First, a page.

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Nepotism and Step-Children

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Reviewed Date: January 03, 2017

Original Author: 
Bingham, Pamela
Date of Material: 
Oct 27, 1999

Personnel--Laws and regulations
Personnel--Selection and recruitment

Nepotism and Step-Children

MTAS was asked whether step-children should be added to the list of those who are precluded from being employed under the same line of supervision in the city.

Knowledgebase-Nepotism and Step-Children I agree with your conclusion that the omission of "step-children" from the list is most likely an oversight, and that it was not the intention of the council/board that passed the policy. There are a number of premises that support this theory and only one that does not.

First, step-children are closer (and of greater affiliation) family members than grandparents-in-law, for example. Yet grandparents-in-law are precluded from being employed under the same line of supervision in the city. Thus it makes no sense to include more distant family members in the nepotism policy, while excluding a class of individuals that are of closer consanguinity. While we are discussing a personnel policy, I think basic rules of statutory construction apply to this analysis. A law (or ordinance or policy provision) should not be applied and interpreted in such a way as to lead to an absurd result. Epstein v. State , 336S.W. 2d 914 (Tenn. 1963). It is illogical to presume that the council purposely left out step-children when the policy was drafted and approved. Such a result is absurd, because applying it as it is currently written would result in an instance of nepotism - just what the policy was written to avoid.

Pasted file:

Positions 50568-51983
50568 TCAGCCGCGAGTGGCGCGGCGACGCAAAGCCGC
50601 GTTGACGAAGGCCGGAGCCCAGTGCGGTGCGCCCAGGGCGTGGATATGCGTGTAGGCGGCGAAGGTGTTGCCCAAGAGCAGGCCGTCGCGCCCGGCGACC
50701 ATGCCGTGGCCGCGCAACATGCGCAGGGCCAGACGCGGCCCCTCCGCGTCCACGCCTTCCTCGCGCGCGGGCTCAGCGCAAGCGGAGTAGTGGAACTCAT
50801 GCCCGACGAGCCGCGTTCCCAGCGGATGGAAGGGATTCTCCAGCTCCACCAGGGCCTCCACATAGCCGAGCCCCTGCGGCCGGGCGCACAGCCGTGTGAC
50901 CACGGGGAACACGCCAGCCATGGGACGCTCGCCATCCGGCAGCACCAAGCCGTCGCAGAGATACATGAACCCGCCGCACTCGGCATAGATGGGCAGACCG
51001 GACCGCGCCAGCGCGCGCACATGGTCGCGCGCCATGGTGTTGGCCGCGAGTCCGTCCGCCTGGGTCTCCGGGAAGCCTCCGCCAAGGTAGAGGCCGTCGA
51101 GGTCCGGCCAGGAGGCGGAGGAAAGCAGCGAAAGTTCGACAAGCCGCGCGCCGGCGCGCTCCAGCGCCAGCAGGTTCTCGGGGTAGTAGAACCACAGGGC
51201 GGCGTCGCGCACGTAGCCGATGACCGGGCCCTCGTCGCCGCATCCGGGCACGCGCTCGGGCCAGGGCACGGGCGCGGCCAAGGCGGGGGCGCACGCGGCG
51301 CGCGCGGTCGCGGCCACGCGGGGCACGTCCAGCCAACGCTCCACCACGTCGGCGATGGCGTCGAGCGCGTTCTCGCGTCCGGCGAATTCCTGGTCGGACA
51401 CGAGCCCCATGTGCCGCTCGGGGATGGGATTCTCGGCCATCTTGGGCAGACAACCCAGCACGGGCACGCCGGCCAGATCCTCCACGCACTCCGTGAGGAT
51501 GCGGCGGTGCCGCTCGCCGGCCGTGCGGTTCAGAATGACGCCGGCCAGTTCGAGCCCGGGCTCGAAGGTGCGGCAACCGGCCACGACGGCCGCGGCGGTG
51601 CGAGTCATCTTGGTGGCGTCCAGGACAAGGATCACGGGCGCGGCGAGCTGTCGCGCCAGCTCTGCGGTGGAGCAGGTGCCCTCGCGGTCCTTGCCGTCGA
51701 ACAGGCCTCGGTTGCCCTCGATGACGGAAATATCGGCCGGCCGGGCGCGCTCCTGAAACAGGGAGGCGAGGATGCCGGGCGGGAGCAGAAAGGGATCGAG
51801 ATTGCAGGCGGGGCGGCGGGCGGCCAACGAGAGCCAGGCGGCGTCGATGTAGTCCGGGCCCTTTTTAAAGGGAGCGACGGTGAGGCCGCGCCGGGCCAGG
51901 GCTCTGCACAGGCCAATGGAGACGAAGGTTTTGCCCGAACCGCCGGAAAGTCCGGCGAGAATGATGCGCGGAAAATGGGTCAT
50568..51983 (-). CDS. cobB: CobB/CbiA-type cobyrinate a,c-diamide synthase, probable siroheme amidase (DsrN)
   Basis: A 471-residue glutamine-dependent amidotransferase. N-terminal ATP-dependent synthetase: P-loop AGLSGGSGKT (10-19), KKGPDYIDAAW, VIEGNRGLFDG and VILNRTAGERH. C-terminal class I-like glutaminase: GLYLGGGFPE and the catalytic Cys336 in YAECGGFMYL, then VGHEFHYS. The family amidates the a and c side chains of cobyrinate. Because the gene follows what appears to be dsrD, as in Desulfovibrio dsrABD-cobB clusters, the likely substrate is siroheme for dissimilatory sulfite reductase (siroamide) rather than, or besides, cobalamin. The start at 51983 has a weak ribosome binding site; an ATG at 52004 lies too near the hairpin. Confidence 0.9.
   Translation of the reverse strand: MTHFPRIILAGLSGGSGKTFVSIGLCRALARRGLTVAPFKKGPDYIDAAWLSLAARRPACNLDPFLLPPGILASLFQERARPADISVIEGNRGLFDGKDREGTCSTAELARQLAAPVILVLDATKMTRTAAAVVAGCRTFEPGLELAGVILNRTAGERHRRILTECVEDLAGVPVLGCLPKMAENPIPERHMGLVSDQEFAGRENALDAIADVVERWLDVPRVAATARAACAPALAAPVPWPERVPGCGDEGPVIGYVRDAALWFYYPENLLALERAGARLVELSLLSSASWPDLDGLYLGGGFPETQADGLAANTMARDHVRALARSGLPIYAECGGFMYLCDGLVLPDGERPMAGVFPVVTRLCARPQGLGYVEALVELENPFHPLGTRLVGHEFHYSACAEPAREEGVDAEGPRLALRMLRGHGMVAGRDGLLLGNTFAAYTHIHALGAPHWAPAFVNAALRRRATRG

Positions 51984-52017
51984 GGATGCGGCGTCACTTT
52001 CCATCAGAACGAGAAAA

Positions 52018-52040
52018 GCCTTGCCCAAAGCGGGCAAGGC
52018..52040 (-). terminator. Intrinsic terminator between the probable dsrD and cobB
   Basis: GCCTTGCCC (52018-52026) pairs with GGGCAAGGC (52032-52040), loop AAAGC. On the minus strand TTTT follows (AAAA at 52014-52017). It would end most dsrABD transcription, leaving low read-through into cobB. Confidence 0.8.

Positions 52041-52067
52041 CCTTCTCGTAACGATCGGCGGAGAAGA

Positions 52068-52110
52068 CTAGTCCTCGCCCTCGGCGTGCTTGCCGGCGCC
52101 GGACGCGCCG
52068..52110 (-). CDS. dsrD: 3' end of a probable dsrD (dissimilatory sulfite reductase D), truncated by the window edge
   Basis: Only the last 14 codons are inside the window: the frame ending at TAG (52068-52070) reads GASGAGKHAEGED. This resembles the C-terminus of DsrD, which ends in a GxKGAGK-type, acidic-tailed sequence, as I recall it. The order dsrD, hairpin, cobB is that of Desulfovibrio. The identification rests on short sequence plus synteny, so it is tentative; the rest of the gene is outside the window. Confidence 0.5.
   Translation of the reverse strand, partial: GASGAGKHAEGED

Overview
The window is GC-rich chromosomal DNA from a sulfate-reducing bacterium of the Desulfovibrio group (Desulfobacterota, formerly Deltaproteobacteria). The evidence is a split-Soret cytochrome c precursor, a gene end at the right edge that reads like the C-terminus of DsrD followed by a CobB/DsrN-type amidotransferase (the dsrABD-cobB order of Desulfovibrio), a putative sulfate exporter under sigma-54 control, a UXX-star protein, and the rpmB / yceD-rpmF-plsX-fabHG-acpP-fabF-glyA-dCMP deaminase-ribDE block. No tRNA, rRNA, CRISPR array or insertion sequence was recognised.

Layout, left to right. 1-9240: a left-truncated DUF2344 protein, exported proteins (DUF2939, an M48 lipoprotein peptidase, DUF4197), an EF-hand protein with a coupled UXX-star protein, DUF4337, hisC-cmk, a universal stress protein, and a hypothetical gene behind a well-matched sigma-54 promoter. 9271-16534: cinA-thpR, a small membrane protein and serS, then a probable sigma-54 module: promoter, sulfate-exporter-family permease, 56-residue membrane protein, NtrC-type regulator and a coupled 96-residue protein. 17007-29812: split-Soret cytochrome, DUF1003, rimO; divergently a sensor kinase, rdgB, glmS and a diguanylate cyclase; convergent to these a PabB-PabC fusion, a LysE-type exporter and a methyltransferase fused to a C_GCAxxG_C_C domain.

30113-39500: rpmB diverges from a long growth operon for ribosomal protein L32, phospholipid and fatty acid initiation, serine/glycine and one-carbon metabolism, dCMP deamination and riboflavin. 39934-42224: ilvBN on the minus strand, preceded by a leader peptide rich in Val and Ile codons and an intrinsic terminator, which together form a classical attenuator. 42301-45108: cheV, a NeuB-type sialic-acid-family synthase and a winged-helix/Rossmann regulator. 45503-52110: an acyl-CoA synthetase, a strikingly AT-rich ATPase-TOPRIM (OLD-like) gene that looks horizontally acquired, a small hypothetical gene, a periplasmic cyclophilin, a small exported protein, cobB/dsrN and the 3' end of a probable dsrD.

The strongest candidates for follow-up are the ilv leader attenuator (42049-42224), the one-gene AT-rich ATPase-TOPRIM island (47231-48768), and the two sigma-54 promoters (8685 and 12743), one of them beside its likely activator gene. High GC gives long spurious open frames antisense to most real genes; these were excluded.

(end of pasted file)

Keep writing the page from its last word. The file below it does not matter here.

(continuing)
Second, if the city does allow step-children to be employed in the same line of supervision, while precluding all the other named classes of family members, those individuals would have a fairly viable argument that the policy as applied constitutes a violation of the equal protections clauses of the U.S. and Tennessee Constitutions. I cannot conceive of any rational bases to single out step-children from the policy’s restrictions applicable to the other family classes. The fundamental rule of statutory construction is to ascertain and, if possible, give effect to the intention or purpose of the Legislature as expressed in the statute. Worrall v. Kroger Company, 545 S.W.2d 736, 738 (Tenn.1977). The legislative intent or purpose is to be ascertained primarily from the natural and ordinary meaning of the language used, when read in the context of the entire statute, without any forced or subtle construction to limit or extend the import of the language. Id. To construe the omission of step-children as a purposeful act from the list of individuals affected by the nepotism policy would be a "forced construction" in my opinion, especially based on the degree of consanguinity of the other individuals.

My advice would be for the council to amend the policy to include step-children in the list, and also state in the resolution that the prior omission was an oversight.

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